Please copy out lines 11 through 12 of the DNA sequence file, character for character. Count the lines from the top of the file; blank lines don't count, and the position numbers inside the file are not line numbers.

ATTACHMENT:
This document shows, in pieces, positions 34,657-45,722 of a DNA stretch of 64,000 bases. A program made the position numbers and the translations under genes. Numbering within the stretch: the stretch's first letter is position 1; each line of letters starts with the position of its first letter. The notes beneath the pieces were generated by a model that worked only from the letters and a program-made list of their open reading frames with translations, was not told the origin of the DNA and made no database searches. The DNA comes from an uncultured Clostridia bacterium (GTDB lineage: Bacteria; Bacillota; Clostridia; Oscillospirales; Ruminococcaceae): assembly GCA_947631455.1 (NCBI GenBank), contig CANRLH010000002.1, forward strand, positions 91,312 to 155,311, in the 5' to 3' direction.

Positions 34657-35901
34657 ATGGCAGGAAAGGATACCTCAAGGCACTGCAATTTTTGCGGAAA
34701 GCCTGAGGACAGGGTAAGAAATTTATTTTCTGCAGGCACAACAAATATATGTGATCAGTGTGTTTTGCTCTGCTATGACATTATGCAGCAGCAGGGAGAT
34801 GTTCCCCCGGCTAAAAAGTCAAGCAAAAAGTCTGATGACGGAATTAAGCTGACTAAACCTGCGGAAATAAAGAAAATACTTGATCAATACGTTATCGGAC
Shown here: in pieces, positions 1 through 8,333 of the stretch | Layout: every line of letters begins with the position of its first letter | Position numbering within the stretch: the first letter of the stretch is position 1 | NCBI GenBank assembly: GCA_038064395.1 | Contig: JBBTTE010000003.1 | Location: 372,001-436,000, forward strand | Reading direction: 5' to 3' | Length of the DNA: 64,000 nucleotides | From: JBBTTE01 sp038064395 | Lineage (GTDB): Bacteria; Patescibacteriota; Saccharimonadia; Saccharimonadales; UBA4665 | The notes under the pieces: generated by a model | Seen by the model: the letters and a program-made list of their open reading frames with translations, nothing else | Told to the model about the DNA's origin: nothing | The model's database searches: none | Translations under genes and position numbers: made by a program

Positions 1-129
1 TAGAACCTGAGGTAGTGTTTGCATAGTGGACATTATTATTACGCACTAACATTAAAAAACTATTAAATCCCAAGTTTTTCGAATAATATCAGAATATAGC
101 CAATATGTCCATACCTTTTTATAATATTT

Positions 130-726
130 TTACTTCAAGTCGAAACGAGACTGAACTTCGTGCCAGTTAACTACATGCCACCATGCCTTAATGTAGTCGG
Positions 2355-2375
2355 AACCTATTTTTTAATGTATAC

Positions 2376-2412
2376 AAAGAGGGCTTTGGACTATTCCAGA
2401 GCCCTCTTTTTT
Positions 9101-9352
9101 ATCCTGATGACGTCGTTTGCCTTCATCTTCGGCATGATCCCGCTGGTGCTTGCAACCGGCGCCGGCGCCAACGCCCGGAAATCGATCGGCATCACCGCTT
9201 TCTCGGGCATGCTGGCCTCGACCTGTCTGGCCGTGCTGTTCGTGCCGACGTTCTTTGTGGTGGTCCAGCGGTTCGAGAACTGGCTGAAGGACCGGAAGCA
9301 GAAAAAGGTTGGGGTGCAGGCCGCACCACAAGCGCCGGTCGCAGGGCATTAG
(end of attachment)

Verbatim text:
130 TTACTTCAAGTCGAAACGAGACTGAACTTCGTGCCAGTTAACTACATGCCACCATGCCTTAATGTAGTCGG
Positions 2355-2375